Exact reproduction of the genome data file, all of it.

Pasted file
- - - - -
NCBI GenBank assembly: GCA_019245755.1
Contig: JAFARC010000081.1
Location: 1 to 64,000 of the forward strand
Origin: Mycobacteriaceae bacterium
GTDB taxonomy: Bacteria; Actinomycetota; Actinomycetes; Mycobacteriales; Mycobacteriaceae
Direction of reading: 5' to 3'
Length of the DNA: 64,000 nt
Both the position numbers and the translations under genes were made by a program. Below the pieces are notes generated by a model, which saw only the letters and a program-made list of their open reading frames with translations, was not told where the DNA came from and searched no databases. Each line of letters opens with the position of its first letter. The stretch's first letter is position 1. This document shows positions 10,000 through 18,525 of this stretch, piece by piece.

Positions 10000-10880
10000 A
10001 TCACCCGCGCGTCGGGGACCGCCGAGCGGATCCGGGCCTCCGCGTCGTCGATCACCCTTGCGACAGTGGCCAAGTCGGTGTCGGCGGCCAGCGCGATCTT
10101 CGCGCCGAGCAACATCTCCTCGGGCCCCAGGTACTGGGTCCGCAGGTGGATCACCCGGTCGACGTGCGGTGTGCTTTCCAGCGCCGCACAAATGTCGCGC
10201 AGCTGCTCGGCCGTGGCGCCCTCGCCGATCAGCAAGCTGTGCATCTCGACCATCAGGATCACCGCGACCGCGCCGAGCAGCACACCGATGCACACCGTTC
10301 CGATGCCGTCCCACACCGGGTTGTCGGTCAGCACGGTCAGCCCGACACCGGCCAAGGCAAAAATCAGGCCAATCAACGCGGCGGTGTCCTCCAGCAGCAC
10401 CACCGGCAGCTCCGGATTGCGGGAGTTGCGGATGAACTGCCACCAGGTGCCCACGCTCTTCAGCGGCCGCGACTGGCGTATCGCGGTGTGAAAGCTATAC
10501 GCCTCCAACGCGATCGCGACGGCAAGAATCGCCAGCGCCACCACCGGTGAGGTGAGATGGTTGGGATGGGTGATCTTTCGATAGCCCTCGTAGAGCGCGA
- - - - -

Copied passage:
NCBI GenBank assembly: GCA_019245755.1
Contig: JAFARC010000081.1
Location: 1 to 64,000 of the forward strand
Origin: Mycobacteriaceae bacterium
GTDB taxonomy: Bacteria; Actinomycetota; Actinomycetes; Mycobacteriales; Mycobacteriaceae
Direction of reading: 5' to 3'
Length of the DNA: 64,000 nt
Both the position numbers and the translations under genes were made by a program. Below the pieces are notes generated by a model, which saw only the letters and a program-made list of their open reading frames with translations, was not told where the DNA came from and searched no databases. Each line of letters opens with the position of its first letter. The stretch's first letter is position 1. This document shows positions 10,000 through 18,525 of this stretch, piece by piece.

Positions 10000-10880
10000 A
10001 TCACCCGCGCGTCGGGGACCGCCGAGCGGATCCGGGCCTCCGCGTCGTCGATCACCCTTGCGACAGTGGCCAAGTCGGTGTCGGCGGCCAGCGCGATCTT
10101 CGCGCCGAGCAACATCTCCTCGGGCCCCAGGTACTGGGTCCGCAGGTGGATCACCCGGTCGACGTGCGGTGTGCTTTCCAGCGCCGCACAAATGTCGCGC
10201 AGCTGCTCGGCCGTGGCGCCCTCGCCGATCAGCAAGCTGTGCATCTCGACCATCAGGATCACCGCGACCGCGCCGAGCAGCACACCGATGCACACCGTTC
10301 CGATGCCGTCCCACACCGGGTTGTCGGTCAGCACGGTCAGCCCGACACCGGCCAAGGCAAAAATCAGGCCAATCAACGCGGCGGTGTCCTCCAGCAGCAC
10401 CACCGGCAGCTCCGGATTGCGGGAGTTGCGGATGAACTGCCACCAGGTGCCCACGCTCTTCAGCGGCCGCGACTGGCGTATCGCGGTGTGAAAGCTATAC
10501 GCCTCCAACGCGATCGCGACGGCAAGAATCGCCAGCGCCACCACCGGTGAGGTGAGATGGTTGGGATGGGTGATCTTTCGATAGCCCTCGTAGAGCGCGA